A man walks into a bar and says, “Ouch”, it was an iron bar.
He goes up to the bar and says, I’ll have a “wool setting”.
The bartender says, “I can’t do that, I’ll crease up.”
The man says, “is that irony?”
“No,” says the bartender, “our barmaid Alanis Morissette, handles that”.
“Yes,” says the bartender, “would you like to order a beverage?”
“No, I’m waiting for my friends the Scotsman and the Irishman.”
“Is this some kind of a joke?”
“No. But I’ll take some of these peanuts, they look like they would go with my suit.”
“Well they are complementary.”
“Is that the best you can do?”, says the man.
“Well I thought it was excellent,” say the peanuts.
“Look, can you move out of the way,” says a horse, “I’d really like a drink.
“Okay,” says the Englishman, “but why the long face.”
“Because I’m a horse”, whispers the horse.
“I can hardly hear you,” says the bartender.”
“Yes, I’m a bit horse. And I’ve got a frog in my throat.”
“Well let him out and see what he wants,” says the bartender.
The frog hops out and jumps on the bar and says, “I’m a prince, one kiss from a beautiful maiden and I will return to my true form”.
Alanis Morissette, on hearing this quickly grabs the frog and sticks it in her pocket.
“Oh, you seem a bit desperate,” whispers the horse.
“Oh no,” says Alanis, “just think of all of the money I can make from a talking frog”.
“I know, tell me about it, my mate the panda will be along in a moment, I’m only friends with him because he gets all The Cure and Kiss albums at knock down prices.”
“Oh he’s not coming here is he,” wails the barman, “with his big pauses, I hate the way he can never finish a sentence.”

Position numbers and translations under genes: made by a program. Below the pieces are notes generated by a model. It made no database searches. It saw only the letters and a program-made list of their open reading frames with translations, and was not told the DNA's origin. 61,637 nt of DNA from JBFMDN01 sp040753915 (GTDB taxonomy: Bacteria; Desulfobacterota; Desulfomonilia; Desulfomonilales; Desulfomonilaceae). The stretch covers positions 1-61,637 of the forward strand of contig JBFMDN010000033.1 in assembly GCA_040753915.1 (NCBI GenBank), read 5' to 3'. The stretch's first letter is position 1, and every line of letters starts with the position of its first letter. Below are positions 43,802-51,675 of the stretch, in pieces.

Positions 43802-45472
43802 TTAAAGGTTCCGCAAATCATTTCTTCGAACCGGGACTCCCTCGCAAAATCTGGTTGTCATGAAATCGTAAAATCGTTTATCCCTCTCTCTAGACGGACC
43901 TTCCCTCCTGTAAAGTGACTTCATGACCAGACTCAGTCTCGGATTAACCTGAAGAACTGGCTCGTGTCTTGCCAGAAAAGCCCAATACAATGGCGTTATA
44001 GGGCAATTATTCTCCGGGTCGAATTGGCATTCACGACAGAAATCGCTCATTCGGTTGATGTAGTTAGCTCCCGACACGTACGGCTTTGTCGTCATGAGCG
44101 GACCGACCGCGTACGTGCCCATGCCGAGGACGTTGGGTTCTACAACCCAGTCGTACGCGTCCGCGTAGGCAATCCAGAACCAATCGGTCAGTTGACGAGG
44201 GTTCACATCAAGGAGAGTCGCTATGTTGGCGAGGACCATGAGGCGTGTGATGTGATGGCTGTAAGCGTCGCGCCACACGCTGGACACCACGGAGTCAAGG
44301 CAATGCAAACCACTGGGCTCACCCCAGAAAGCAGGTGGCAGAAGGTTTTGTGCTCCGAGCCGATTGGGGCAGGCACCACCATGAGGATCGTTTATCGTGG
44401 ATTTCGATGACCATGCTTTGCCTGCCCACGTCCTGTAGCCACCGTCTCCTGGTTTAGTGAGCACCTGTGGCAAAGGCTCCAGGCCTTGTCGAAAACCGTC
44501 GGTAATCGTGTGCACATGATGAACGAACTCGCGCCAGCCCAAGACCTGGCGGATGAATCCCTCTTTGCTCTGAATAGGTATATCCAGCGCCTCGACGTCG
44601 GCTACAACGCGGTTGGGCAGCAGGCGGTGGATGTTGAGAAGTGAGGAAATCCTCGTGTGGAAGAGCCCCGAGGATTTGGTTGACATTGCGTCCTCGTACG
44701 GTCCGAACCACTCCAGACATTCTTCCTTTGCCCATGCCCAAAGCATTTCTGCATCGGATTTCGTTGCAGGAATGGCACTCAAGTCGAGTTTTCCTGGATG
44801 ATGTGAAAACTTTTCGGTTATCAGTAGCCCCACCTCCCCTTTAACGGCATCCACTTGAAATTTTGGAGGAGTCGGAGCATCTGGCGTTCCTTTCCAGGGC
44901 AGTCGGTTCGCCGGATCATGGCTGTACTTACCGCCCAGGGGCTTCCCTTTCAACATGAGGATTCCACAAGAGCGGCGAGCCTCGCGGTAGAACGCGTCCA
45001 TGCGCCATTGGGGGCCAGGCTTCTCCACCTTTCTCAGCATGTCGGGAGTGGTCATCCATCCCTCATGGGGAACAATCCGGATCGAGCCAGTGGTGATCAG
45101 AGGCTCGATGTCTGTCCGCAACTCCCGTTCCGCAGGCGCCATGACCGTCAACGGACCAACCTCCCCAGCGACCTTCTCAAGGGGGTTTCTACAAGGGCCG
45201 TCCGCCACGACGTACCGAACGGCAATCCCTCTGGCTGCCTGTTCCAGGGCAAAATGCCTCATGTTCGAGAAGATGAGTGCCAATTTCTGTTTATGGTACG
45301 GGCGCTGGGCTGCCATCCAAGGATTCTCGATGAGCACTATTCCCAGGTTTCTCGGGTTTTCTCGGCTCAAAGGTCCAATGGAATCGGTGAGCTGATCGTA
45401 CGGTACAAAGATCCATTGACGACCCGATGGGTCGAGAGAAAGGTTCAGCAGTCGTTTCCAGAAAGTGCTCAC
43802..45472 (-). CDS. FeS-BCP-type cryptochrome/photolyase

“Look, I’m a member of Greenpeace,” says the frog, “and I resent you whaling in public. Also I don’t see what’s so wrong with probation, everyone deserves a second chance.”
“Probation,” whispers the horse, “did somebody mention probation – don’t tell me the eagle is coming tonight, he talks in such convoluted sentences, each of them having such long claws.”
“No, he’s not coming, the jump leads aren’t coming (in case they start something), the fonts aren’t coming (we don’t serve their type in here) and Shakespeare’s not coming – he’s bard.”, says the bardtender.
“You know who I feel sorry for,” says Alanis, “it’s the life-timers, the complete drunks who seem to always be here no matter what time of the day or night it is. Like that male rabbit.”
“Yes,” says the bartender, “the buck stops here. You might feel sorry for him, but what about my regulars when the neutron comes in? I mean with him there’s always no charge.”
“Are you sure he doesn’t have to pay,” asks the Englishman?
“Yes,” pipes up the positron, “I’m positive”.
Just as he’s saying this the dog walks in and says, “I think I’ll have some water”.
“Water, why not a proper drink, is something wrong?” says the bartender.
“Yeah, I’m feeling a bit ruff.”
“Anyway,” says the Englishman, “my friends don’t look like they’re coming. So maybe I’ll leave.”
“You can’t go without a drink,” says the barman, “why not have one for the road?”
The Englishman says, “no”, and tucks his tarmac back in his pocket and adds, “Well I would stay, but this place is a bit of a zoo.”